Our business is rife with myths. What clients will and won’t do. Which channels are dead long before they are dead. But the one that I think is most dangerous to your business is that it can’t survive without you. I know too many agency owners and leaders who are afraid to leave the office for more than a day because they are convinced disaster will ensue. I am constantly encouraging agency owners to book the trip to Paris, to go on the African safari, or to take a few days off around their son’s graduation. Don't worry, I follow my own advice. This past Spring Break, despite a huge level of demand, I took the week off. In fairness, I worked a couple hours a day while the kids slept (young adults can be counted on for uninterrupted mornings!) but for the most part — I was “out of the office.” I slept more that week (11.5 hours one day alone!), put more steps on my Fitbit (we averaged 20K a day) and rejuvenated my energy. When I did sit down for those few hours to get something done — I was better, faster, and more efficient. Best of all, my team handled all of the fire drills, drama, and client issues that I thought I had to be around for. If you honestly believe your team can’t handle your absence — then it’s time to start training them to do just that. Here’s a smart way to ease them in. One day a week: Work from home, a coffee shop, or anywhere that you can be productive. Turn off your email notifications and your phone. Turn both on at lunch and at the [...]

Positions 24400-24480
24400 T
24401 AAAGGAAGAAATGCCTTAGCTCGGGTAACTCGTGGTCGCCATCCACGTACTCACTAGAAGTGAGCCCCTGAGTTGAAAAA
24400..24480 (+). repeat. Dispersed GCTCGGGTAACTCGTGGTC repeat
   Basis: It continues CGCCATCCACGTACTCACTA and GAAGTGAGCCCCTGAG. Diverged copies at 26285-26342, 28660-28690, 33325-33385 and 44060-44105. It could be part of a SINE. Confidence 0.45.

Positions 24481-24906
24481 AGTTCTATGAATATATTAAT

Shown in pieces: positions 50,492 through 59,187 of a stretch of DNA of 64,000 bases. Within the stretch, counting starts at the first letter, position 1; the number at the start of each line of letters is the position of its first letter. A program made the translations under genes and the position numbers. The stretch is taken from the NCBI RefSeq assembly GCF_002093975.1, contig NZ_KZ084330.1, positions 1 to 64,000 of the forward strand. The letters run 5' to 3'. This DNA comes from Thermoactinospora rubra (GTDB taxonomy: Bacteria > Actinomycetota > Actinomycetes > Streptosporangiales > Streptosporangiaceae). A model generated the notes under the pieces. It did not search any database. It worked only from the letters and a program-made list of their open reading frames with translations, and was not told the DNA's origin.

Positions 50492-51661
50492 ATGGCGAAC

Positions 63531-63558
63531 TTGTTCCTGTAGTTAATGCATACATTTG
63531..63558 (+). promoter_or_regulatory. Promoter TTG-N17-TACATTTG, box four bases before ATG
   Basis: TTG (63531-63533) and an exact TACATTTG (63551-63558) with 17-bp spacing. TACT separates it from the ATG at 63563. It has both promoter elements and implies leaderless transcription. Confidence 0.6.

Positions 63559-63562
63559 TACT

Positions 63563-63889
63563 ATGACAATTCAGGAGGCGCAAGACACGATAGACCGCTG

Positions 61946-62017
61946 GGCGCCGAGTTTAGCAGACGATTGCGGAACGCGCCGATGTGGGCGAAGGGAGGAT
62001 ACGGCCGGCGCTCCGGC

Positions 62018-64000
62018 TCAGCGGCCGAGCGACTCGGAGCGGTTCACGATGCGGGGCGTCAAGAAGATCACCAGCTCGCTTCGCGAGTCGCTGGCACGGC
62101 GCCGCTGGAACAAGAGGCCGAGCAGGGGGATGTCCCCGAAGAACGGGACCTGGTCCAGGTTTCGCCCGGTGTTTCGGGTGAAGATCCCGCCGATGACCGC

Okay -- so not only is it new, it's our first. Check out the Foundations mini course! Having a strong foundation for your agency is critical any time but right now, it may be the difference of surviving or not. Whether you are new to the agency owner game or even a few years in -- I promise, there will be plenty of takeaways. We've cherry picked some key metrics, decision points and techniques that every agency must employ to be successful. Foundations is a 12-week mini course that is a combo of video lessons (with some homework, downloads, etc.) and a weekly live Q&A call to talk about how you're implementing what you learned earlier that week. We are starting our next 12-week cycle the week of October 5th. Calls are every Monday night at 7 pm central. At this point, we only have a small handful of people registered which means this is pretty much going to be like private teaching/coaching for you for 12 weeks! We'd love to have you join us!